Predictors of Hematoma Growth?
To the Editor:
I read with much interest the article, “Multivariate Analysis of Predictors of Hematoma Enlargement in Spontaneous Intracerebral Hemorrhage,” by Fujii and colleagues.1 I fully agree with the authors on the importance of identifying factors responsible for the increase in volume of intracerebral hemorrhage, since the hematoma “growth” is common1 2 and because this is associated with neurological deterioration.2 While their multivariate analyses revealed 5 independent “predictors” for hematoma enlargement, Fujii and colleagues pointed out in their Discussion section that 3 of the 5 factors (ie, a short time interval from onset, the presence of disturbed consciousness, and irregularly shaped hematoma) were related to the natural time course rather than acting as risk factors.1 The authors further postulated that the stabilization of hematoma formation takes some time, that disturbed consciousness can be a consequence of hematoma enlargement rather than a cause, and that irregularly shaped hematomas may indicate bleeding from multiple arterioles.1 Regarding their findings and interpretations, I would like to make the following comments.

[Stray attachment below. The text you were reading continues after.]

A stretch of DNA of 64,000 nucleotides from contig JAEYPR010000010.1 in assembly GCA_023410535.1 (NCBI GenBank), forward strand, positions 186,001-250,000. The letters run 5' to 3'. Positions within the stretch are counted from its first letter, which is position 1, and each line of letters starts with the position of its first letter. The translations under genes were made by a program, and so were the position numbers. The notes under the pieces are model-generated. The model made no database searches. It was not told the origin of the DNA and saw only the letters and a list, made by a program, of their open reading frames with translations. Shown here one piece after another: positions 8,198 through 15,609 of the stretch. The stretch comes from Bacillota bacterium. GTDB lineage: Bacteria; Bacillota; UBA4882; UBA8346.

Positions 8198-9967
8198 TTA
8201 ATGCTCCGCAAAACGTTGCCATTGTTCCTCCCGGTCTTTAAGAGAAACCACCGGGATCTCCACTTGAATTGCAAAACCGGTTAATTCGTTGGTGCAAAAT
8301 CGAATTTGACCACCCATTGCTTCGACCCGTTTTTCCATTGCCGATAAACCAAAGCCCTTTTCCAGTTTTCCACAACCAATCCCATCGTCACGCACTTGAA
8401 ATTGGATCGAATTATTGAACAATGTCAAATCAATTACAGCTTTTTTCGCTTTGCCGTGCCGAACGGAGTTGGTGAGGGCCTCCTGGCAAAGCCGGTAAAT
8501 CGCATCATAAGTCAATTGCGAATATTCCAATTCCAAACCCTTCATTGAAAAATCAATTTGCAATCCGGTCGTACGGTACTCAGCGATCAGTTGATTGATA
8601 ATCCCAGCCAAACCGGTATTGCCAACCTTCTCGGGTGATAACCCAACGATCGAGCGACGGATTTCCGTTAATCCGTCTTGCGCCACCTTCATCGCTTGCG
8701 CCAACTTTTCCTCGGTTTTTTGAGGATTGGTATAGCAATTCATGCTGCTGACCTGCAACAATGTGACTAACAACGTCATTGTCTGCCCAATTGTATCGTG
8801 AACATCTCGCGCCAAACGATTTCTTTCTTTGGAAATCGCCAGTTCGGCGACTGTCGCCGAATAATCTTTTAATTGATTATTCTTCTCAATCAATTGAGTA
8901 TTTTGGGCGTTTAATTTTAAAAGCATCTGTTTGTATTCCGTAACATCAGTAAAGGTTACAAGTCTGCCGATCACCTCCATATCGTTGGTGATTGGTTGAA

First, the great majority of intracerebral hematomas are caused by bleeding from arteries or arterioles under systemic arterial pressure, and so hematomas will “grow” for some time, until the hematoma enlargement is counteracted by increasing regional intracranial pressure; eventually, bleeding ceases because of hemostasis.3 In a similar study, Brott and colleagues2 performed baseline CT scans in patients with intracerebral hemorrhage within 3 hours of onset and repeated the scans at regular intervals after the first scans. Brott and colleagues reported 26% of substantial hematoma growth between the baseline and 1-hour CT scans and 12% of substantial hematoma growth between the 1- and 20-hour CT scans.2 In the article by Fujii and colleagues, the patients had their first CT scans within 24 hours of onset of symptoms and their second scans within 24 hours of admission.1 Considering the postulation by Fujii and colleagues that active bleeding of hematoma formation largely stabilizes within 6 hours of onset, the study by Brott and colleagues reflects the early stage of hematoma stabilization rather than growth. Similarly, the patients of Fujii and colleagues should be divided into 2 groups, according the time of onset (ie, <6 or >6 hours) before the univariate and multivariate analyses are performed to reveal the respective factors for the initial hematoma stabilization and the subsequent hematoma growth.